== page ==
Object of the week: The Praying Monks

POST BY JGraffius

Praying Monks date unknown
Praying Monks date unknown

This week these two wooden painted monks, each measuring about seven inches tall, have returned from the City & Guilds of London Arts School. The monk on the left has undergone conservation as a final project in an undergraduate’s degree in Conservation Studies, whilst the other, still showing its red and white patches of wear, is unchanged.

The monks are something of a mystery. Their appearance provides the only clues to their history, as on their donation in 1835 by Mr P.G. Blackett, the only information given states that they came from Greece. However, such notes often referred to where pieces were acquired by the donor. Given their overt Baroque form and that they are wearing the habit of Dominican monks, rather than any Orthodox dress, they probably originate from Western Europe in the 17th or 18th centuries. On the base of each statue is a hole for a dowel, suggesting that they were secured to a larger piece, on which would have been another figure – now missing – to whom the monks were praying.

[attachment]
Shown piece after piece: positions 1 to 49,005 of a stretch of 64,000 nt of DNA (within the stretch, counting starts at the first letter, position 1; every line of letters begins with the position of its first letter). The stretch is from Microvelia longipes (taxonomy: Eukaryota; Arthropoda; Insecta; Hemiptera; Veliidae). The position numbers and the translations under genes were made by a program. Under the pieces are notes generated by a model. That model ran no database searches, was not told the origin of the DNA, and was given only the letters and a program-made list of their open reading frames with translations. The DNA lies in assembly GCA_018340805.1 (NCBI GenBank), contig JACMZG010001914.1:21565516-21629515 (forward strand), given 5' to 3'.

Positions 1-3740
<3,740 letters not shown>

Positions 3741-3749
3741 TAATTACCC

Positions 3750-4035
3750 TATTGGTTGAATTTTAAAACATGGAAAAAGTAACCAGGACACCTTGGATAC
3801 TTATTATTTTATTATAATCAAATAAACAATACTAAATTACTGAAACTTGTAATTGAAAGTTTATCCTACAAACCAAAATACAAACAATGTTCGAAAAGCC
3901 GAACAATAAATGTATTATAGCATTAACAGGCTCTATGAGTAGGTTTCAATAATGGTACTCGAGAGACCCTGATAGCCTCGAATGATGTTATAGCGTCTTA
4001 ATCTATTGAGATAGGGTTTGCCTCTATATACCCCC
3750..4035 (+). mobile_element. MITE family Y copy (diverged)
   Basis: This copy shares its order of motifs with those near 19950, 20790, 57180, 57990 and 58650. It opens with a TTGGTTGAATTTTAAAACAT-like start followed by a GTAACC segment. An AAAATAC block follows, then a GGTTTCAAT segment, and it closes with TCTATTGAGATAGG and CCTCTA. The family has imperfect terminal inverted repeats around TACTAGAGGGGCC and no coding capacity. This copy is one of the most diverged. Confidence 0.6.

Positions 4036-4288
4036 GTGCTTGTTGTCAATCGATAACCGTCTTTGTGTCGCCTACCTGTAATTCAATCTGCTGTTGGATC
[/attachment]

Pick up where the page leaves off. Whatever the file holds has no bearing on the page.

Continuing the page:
The conservation project undertaken on the monk has included work to reattach his hands, both of which had been held on by a previous go-to repair tool at Stonyhurst – Blu-Tak. The blue residue had to be carefully extracted, and the hands reattached with conservation-standard materials. The surface of the monk was cleaned, the flaking paint secured, and those patches which had lost their paint were in-filled with watercolours. This conservation process took a total of 78 hours. As the project was carried out for research and training, the City & Guild agree to waive any fees, which on such a project would have been substantial.  By doing this, Stonyhurst is able to benefit from items being expertly conserved at no cost, and to help in the training of future conservators.